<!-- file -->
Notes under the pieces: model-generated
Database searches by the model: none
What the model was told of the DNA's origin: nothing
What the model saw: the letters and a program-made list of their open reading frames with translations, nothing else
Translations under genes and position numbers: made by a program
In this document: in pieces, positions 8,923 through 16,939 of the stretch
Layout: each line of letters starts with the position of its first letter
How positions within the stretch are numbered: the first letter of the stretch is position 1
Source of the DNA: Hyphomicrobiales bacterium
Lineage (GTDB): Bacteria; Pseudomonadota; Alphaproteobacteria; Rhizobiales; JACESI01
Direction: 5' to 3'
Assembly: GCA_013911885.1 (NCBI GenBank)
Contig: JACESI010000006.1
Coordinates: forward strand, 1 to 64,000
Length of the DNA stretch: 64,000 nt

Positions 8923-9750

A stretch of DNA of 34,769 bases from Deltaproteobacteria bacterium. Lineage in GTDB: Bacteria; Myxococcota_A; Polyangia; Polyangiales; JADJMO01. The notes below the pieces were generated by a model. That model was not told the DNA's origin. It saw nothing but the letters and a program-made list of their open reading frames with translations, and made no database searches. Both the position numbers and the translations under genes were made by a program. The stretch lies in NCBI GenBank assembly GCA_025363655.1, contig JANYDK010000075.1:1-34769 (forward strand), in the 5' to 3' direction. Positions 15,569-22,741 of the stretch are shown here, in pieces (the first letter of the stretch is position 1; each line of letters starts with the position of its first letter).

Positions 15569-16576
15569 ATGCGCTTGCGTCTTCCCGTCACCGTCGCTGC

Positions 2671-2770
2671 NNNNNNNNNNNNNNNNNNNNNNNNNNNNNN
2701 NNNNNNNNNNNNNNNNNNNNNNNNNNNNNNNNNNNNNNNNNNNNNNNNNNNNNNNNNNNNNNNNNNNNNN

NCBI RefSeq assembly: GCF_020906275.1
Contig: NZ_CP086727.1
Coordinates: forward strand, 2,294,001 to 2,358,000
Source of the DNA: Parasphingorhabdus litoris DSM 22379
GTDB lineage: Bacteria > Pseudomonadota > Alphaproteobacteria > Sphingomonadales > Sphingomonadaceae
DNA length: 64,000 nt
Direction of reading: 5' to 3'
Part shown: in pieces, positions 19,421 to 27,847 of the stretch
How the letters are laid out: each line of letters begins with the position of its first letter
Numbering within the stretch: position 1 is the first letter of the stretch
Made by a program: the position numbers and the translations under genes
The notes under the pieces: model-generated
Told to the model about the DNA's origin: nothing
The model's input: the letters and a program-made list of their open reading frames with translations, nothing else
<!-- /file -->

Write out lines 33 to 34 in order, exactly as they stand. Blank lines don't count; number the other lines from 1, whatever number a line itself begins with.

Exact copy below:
Made by a program: the position numbers and the translations under genes
The notes under the pieces: model-generated